Figure 3 is a similar view but showing the valve in its operative position. it This application relates to the control mechanism for actuating the sealing head. This case was co-pending with the application of William D. Bell on Apparatus for sealing containers, Ser. No. 314,299, which recently issued as Patent No. 2,352,763 on July 4,1944. Applicant wishes to direct the attention to this issued patent for a description of the sealing head and conveyer which are adequately described in that patent. It is believed, however, unnecessary to give a complete description of this previously patented machine at this time. The conveyer unit I the cap-feeding and applying unit are clearly described in said patent. The following description is directed to the control mechanism for actuating the sealing head 26.
The actuating mechanism for the sealing head 26 is normally in the condition illustrated in Figure 1. The plunger 40 will be held in its lowermost position by the spring 42. The plunger 21 will be held in its uppermost position by the spring 31. The toggle joint 49 will be in the condition illustrated, that is, with its links at an angle to each other, It will be apparent that if the piston rod 56 is moved to the right (Figure 1),
: the toggle joint 49 will be strai htened out. This will force the plunger 21 downwardly against-the action of spring 3'! and, consequently, will force the sealing head 26 downwardly. 'As soon asthe piston rod 56 moves to the left, the spring 31 will returnmember 26 to its uppermost position. The spring-pressed plunger 48 is provided to limit the downward force exerted on the plunger 2! tea predetermined maximum, so as to prevent injury to the container being sealed. This predetermined maximum is determined by the initial adjustment of the distance between the lower end of collar 39 and the flange 4|, which varies the downward force exerted by the spring 42. When the downward force created by the toggle 49 on the plunger 21 reaches the predetermined maximum, the plunger'48 will be forced upwardly against the resistance of the spring 42. Consequently, the pressure exerted on plunger 21 will not be excessive. It will be apparent that during operation of the toggle joint, the piston rod 56 will move vertically to a limited extent. Adjusting the plunger unit vertically bymeans of the member 39, as previously described, will vary the extent of the downward movement of the plunger 21 and, consequently, of the member26. Thus, the extent of the downward movement ofmember 26 may be readily adjusted,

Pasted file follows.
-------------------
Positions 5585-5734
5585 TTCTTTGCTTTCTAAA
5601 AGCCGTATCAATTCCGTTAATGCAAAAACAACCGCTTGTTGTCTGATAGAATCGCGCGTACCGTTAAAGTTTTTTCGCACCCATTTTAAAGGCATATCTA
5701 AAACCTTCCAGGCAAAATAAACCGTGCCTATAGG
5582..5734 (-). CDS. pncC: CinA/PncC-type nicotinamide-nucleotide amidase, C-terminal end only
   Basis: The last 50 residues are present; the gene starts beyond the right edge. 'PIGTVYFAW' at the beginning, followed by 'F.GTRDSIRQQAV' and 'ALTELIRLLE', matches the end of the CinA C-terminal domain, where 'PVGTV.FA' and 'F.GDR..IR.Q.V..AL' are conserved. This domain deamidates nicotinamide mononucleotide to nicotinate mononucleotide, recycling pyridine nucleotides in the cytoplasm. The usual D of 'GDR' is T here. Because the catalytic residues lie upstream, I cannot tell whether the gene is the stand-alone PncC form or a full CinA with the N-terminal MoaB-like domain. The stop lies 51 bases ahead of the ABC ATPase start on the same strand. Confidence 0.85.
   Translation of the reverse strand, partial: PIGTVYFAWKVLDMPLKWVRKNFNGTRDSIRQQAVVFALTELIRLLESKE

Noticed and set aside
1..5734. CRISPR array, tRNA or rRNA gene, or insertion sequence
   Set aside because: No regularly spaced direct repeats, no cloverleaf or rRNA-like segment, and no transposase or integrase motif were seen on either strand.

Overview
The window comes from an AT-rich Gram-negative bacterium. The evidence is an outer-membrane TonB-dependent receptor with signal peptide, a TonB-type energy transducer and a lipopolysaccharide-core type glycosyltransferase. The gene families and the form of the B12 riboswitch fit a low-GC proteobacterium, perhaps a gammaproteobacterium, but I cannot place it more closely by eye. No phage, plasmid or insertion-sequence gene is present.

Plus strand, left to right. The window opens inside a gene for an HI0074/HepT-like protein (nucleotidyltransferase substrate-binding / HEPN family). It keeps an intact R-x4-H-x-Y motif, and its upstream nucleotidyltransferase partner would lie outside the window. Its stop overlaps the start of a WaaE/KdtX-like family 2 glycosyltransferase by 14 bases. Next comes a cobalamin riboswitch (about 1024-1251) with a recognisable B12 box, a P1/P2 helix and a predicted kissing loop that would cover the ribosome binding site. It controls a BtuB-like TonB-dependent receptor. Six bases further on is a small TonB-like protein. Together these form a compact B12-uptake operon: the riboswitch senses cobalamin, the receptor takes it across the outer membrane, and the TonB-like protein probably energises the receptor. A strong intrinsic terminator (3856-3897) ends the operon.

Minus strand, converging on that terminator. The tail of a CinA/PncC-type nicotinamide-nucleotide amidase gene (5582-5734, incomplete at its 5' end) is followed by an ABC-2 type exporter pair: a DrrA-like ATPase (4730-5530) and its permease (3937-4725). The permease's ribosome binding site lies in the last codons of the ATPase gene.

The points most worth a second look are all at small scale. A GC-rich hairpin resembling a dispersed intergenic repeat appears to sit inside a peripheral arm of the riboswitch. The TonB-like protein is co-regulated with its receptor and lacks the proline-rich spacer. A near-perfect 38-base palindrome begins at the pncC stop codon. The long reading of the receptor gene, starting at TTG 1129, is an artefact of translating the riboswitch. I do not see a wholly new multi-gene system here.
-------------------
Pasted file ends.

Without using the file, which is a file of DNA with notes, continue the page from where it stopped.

For controlling movement of the piston rod 56,
I provide the mechanism now to be described. This mechanism comprises a fluid-operated cylinder and piston unit 59. Thus unit 59 includes a housing 5911 which hasa larg cylinder bore 68 formed in its upper portion and a small cylinder bore-BI formedin its lower portion. The bores -6|! and BI arehorizontally disposed and are parallel with each other. The housing 59a ismounted on the upper surface of a plate directly adjacent the housing 23. His provided with a flattened lower surface which rests on the upper surface of a plate. To secure the housing 59a to the housing 23, the-housing '23 is provided with laterally projecting lugs, through which bolts pass. The bolts have theirends threaded into the'housing 59a'and spacers are provided on the bolts. .Atlarge bolt 65 (Figure 1) is passed horizontally'throug-h an upstanding lug 66 on the housing 58a and has its outer end threaded into a boss on the housing portion 23, as at'61. A spacer is provided on the bolt65. Thus, it will be apparent that the housing 59a is held firmly in position.
The bore 68 has a hollow piston 69 .slidably -mounted therein. This cylinder 69 has a member disposedtherewithin which is secured to its end wall by means of bolts 69a. The member ID .hasa reducedextension a which extends to the -.left (Figure 1) through the end of the piston and through a boss 10!) :formed thereon. .This boss 18b will normally contact with the :end of the bore'tfl to keep the piston spacedfrom the head 7 II disposed at thelefthand endof housing 59a.